During the course of this evaluation, the Canon EOS 50D generated photographs of exceptionally high quality. The photographs produced by this camera are free of noise from an ISO level of 100 all the way up to 1600, with the highest setting of 12800 being the only one that is truly useless.

When hand-holding the camera in low-light conditions or when using the telephoto end of the zoom range, image stabilization provided by the kit lens performs very well, which is a feature that helps the EOS 50D keep up with its competitors and is a feature that helps the EOS 50D keep up with its competitors. Chromatic aberrations were handled extremely effectively by the Canon EOS 50D, with little purple and cyan fringing effects occurring primarily at the corners of the frame in high contrast circumstances. This was due to the camera’s excellent resolution.

The images captured at 15 megapixels came out of the camera with a degree of softness when the default sharpening setting was used. For the best results, you should perform additional sharpening in an application such as Adobe Photoshop; alternatively, you can adjust the setting directly within the camera. The built-in flash did a fantastic job indoors, producing images free of red-eye and with enough exposure overall.

The nighttime shot turned out really well thanks to the camera’s Bulb mode and a maximum shutter speed of 30 seconds, both of which enabled you to catch sufficient light in any given environment.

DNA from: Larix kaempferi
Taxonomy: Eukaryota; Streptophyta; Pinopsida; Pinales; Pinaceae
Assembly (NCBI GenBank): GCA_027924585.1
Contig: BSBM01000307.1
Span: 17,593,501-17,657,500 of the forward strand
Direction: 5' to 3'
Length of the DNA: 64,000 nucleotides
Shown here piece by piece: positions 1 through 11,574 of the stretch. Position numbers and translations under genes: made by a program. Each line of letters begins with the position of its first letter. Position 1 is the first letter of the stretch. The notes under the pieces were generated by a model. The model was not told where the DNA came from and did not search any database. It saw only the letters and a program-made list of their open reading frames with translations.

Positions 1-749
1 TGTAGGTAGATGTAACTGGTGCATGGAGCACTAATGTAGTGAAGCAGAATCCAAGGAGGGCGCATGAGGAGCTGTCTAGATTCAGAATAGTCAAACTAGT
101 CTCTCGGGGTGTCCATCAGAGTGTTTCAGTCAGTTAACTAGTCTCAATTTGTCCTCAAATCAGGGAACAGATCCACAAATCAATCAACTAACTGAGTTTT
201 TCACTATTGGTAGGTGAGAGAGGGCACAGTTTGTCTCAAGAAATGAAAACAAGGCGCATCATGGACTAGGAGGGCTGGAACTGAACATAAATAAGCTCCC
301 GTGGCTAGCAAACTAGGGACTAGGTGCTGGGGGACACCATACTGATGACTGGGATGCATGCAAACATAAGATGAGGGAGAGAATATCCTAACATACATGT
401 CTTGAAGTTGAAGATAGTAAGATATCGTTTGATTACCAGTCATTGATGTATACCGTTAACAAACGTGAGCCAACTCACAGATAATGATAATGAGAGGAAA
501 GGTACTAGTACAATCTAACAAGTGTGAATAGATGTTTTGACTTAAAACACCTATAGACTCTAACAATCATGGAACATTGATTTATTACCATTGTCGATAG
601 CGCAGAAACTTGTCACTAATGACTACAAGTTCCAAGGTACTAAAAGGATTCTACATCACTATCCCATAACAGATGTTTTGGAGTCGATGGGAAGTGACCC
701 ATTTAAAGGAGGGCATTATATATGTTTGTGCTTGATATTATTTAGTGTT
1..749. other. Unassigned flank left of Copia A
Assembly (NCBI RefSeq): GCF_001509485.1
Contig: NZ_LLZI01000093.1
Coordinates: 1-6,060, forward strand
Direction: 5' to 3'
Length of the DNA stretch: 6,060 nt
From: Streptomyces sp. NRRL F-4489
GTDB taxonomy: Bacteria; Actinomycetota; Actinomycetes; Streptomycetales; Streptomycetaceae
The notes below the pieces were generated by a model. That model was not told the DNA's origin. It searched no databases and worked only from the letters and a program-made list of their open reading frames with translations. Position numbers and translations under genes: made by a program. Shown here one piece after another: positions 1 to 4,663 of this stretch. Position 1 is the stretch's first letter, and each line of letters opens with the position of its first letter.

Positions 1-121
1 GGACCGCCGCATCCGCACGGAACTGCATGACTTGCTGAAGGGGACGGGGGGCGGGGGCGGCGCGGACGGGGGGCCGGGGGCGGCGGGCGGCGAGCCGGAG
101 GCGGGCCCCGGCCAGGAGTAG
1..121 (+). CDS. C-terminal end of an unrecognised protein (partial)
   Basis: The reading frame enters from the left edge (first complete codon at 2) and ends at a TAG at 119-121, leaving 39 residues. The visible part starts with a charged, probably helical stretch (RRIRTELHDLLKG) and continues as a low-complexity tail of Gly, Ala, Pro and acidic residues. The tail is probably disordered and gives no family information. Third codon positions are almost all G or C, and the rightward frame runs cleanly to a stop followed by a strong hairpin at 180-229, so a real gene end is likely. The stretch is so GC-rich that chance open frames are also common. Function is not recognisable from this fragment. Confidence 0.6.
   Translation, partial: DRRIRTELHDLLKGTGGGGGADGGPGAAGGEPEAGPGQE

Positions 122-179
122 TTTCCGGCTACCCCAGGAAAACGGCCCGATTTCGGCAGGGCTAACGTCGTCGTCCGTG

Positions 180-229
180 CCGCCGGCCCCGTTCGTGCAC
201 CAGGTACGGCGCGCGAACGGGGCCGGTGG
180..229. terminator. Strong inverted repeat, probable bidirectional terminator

• Product
  • Features
  • Photos

Canon EOS 50D DSLR Camera (Body Only) (Discontinued by Manufacturer)

Last update was on: September 29, 2022 8:57 am
$899.99

Sensor

The actual size of the sensor has not been altered, hence the pressing issue at hand is determining whether or not a high pixel count leads in an increase in noise.

According to Canon, this is not the case. The company asserts that the unique sensor design “allows more pixels to be put on the CMOS sensor without sacrificing image quality” and provides “enhanced high ISO performance and reduced noise.”

In point of fact, the Japanese imaging giant is so certain of its product that it has not only increased the maximum ISO speed to 3200, but it has also enabled expansion to ISO settings of 6400 and 12800 via the Custom Menu.

Features

Up to this point, everything has been going smoothly; but, how is the 50D’s CPU able to keep up with these monstrous file sizes? Very good indeed. You are still able to take an astounding 60 consecutive JPEG images or 16 RAW files at 6.3 frames per second with a single burst of shooting thanks to the brand-new DIGIC 4 Image Processor. In addition to that, the camera may be readied to take pictures once again in a matter of seconds.

The second significant improvement is a new anti-reflective coating that is included on the 3-inch LCD that has been updated such that it now contains 920,000 pixels rather than 230,000. You may now confidently evaluate an image’s sharpness by zooming in to 100 percent, since image previews are now incredibly clear, crisp, and detailed, and you can do so by increasing the percentage. The anti-reflective coating is also quite effective, which makes using the monitor a delight, whether you’re doing so indoors or outside.